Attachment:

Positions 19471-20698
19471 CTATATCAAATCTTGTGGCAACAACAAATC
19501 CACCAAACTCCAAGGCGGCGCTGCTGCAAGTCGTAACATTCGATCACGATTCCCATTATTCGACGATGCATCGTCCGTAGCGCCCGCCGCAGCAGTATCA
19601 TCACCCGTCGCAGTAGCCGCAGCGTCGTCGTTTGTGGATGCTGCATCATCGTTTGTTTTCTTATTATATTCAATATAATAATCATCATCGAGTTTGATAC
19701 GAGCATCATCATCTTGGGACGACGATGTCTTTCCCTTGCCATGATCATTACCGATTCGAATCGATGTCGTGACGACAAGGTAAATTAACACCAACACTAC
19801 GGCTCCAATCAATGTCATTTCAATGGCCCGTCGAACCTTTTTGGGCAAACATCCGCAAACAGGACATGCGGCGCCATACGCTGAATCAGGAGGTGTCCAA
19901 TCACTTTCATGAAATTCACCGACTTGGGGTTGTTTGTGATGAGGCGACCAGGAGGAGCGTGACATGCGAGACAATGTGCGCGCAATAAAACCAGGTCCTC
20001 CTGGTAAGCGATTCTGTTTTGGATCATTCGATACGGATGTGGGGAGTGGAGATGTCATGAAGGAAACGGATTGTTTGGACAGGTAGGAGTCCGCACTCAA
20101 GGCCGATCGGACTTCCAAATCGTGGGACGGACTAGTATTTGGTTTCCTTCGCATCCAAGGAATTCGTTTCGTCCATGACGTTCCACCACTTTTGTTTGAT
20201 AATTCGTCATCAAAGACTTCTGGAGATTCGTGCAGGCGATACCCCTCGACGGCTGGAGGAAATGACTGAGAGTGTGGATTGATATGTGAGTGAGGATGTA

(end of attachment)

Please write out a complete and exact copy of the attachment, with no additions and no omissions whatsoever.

Positions 19471-20698
19471 CTATATCAAATCTTGTGGCAACAACAAATC
19501 CACCAAACTCCAAGGCGGCGCTGCTGCAAGTCGTAACATTCGATCACGATTCCCATTATTCGACGATGCATCGTCCGTAGCGCCCGCCGCAGCAGTATCA
19601 TCACCCGTCGCAGTAGCCGCAGCGTCGTCGTTTGTGGATGCTGCATCATCGTTTGTTTTCTTATTATATTCAATATAATAATCATCATCGAGTTTGATAC
19701 GAGCATCATCATCTTGGGACGACGATGTCTTTCCCTTGCCATGATCATTACCGATTCGAATCGATGTCGTGACGACAAGGTAAATTAACACCAACACTAC
19801 GGCTCCAATCAATGTCATTTCAATGGCCCGTCGAACCTTTTTGGGCAAACATCCGCAAACAGGACATGCGGCGCCATACGCTGAATCAGGAGGTGTCCAA
19901 TCACTTTCATGAAATTCACCGACTTGGGGTTGTTTGTGATGAGGCGACCAGGAGGAGCGTGACATGCGAGACAATGTGCGCGCAATAAAACCAGGTCCTC
20001 CTGGTAAGCGATTCTGTTTTGGATCATTCGATACGGATGTGGGGAGTGGAGATGTCATGAAGGAAACGGATTGTTTGGACAGGTAGGAGTCCGCACTCAA
20101 GGCCGATCGGACTTCCAAATCGTGGGACGGACTAGTATTTGGTTTCCTTCGCATCCAAGGAATTCGTTTCGTCCATGACGTTCCACCACTTTTGTTTGAT
20201 AATTCGTCATCAAAGACTTCTGGAGATTCGTGCAGGCGATACCCCTCGACGGCTGGAGGAAATGACTGAGAGTGTGGATTGATATGTGAGTGAGGATGTA